Indus Valley Civilisation thrived on remnants of ancient river
doi:10.1038/nindia.2017.146 Published online 29 November 2017
The Indus Valley Civilisation did not develop adjacent to a large river, as has been believed till now, but thrived and prospered along the remnants of an ancient river — a paleochannel — according to new evidence1.
Satellite images over a period of time and sediment dating of present day Sutlej river have revealed that the ancient civilisation spread across the Indo-Pakistan border 4,600–3,900 years ago, thrived along the palaeochannel of this river, which changed course way before — 8000 years ago. Sutlej is the third largest of the present-day Himalayan rivers.
The Bronze Age civilisation was located between the Ganga, Yamuna and Indus river systems, says lead researcher Sanjeev Gupta from Imperial College London. He, and colleagues from the Indian Institute of Technology, Kanpur suggest that two things may have helped the civilisation to flourish — one, the diversion of this ancient river that meant reduced flooding in the region, and two, seasonal rains that supplied water to the upper valley.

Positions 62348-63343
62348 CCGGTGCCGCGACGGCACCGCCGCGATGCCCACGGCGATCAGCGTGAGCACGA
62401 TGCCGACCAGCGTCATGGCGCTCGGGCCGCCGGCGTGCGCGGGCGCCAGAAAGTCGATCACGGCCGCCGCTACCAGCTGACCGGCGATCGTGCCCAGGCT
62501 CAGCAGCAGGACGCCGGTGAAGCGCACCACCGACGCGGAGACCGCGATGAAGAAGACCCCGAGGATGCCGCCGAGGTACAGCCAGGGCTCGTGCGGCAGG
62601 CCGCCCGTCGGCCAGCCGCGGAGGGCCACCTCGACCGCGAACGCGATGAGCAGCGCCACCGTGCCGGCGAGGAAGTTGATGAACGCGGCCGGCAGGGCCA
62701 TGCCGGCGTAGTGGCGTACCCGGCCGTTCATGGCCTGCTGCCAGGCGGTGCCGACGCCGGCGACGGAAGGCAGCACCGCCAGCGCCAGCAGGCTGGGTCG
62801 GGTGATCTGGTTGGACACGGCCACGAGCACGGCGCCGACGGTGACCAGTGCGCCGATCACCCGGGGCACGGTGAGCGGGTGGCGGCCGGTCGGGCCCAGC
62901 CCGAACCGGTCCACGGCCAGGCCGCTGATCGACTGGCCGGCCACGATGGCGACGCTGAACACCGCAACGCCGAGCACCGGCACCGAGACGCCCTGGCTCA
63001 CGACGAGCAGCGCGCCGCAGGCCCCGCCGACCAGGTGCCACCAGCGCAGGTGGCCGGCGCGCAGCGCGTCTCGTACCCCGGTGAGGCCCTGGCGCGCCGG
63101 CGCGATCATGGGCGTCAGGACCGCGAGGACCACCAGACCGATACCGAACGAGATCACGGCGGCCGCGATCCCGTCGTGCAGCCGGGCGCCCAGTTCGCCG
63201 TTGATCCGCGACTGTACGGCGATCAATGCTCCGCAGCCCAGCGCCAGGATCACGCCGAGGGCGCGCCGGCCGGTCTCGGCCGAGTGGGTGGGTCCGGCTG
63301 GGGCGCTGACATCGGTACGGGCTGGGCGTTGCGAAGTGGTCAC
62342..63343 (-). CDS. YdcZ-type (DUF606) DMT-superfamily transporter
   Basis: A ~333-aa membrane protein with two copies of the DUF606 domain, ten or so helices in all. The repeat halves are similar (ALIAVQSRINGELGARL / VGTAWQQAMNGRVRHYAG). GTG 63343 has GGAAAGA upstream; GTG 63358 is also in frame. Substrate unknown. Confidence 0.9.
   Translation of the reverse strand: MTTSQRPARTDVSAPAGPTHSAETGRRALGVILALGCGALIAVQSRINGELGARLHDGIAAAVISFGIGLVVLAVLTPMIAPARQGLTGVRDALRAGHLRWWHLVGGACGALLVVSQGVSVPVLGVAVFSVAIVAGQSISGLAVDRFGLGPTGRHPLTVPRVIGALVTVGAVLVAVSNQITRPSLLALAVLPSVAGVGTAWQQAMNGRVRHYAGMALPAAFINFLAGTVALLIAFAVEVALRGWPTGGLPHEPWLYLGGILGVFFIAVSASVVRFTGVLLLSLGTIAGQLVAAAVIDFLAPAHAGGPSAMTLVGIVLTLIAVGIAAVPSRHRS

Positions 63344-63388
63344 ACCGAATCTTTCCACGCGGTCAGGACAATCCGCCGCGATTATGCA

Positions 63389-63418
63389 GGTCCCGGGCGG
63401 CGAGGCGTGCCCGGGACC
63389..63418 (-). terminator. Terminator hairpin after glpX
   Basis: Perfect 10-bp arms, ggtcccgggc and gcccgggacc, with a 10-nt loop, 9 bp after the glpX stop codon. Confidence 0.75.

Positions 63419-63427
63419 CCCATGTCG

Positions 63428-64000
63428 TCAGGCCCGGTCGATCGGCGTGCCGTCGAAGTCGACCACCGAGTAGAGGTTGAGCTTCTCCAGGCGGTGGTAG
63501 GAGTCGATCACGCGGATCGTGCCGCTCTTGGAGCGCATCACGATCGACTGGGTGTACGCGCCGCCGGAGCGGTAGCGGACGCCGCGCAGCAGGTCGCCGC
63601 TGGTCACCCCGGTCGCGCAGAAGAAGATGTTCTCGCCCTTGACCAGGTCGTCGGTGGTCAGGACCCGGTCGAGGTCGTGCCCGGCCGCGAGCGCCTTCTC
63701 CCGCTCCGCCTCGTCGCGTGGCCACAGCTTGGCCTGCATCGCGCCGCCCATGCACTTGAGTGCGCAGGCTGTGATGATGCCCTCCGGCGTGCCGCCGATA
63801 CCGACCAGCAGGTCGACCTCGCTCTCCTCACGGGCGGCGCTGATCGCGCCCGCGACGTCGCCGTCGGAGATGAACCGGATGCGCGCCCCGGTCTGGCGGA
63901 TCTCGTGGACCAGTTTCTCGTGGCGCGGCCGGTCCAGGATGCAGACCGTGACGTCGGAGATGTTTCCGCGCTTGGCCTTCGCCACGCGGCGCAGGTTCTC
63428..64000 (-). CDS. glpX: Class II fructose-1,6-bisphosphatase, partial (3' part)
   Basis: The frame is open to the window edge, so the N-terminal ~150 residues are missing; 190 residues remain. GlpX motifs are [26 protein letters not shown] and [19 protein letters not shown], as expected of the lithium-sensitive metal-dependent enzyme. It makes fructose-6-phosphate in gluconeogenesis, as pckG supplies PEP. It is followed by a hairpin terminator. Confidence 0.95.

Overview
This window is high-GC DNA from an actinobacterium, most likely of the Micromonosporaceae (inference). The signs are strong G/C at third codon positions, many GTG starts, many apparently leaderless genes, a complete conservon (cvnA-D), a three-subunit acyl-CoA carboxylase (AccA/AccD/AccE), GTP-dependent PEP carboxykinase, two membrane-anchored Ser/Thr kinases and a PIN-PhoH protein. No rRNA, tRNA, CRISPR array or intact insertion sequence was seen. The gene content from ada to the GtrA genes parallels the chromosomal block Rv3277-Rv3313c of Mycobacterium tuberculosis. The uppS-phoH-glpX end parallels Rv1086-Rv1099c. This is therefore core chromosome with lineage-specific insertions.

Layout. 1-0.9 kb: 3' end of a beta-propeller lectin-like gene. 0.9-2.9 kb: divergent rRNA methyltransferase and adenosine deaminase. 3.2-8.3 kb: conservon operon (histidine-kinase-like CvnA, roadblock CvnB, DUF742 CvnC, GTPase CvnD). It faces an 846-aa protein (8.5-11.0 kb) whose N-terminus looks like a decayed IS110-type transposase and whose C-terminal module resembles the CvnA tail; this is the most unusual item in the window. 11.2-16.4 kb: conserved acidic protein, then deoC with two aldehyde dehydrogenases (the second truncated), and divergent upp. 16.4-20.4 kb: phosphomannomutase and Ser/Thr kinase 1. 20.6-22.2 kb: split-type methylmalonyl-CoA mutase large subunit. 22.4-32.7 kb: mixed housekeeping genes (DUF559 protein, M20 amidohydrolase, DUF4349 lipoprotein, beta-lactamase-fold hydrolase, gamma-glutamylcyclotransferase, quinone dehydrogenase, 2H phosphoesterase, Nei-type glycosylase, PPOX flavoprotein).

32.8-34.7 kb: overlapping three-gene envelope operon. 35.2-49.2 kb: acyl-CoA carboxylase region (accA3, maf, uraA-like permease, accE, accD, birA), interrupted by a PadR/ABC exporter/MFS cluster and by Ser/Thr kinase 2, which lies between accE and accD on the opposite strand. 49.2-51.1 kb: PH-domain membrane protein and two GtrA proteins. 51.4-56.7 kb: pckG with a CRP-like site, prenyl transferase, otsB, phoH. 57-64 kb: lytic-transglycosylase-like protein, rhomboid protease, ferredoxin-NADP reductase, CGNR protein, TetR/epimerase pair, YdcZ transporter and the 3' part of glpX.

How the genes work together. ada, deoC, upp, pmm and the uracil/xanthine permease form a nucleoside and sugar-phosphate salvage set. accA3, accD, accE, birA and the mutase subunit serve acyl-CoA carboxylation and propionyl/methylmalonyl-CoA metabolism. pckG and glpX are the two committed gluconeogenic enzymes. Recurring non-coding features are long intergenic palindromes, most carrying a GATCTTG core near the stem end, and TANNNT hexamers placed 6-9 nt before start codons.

The researchers say the new findings demolish the theory that the settlement was on the banks of a large river fed by the Himalayas. The Indus urban settlements developed along an abandoned river valley rather than an active Himalayan river, unlike the other big civilisations Egypt and Mesopotamia, they contend.
1. Singh, A. et al. Counter-intuitive influence of Himalayan river morphodynamics on Indus Civilisation urban settlements. Nat Communications 8, 1617 (2017) doi: 10.1038/s41467-017-01643-9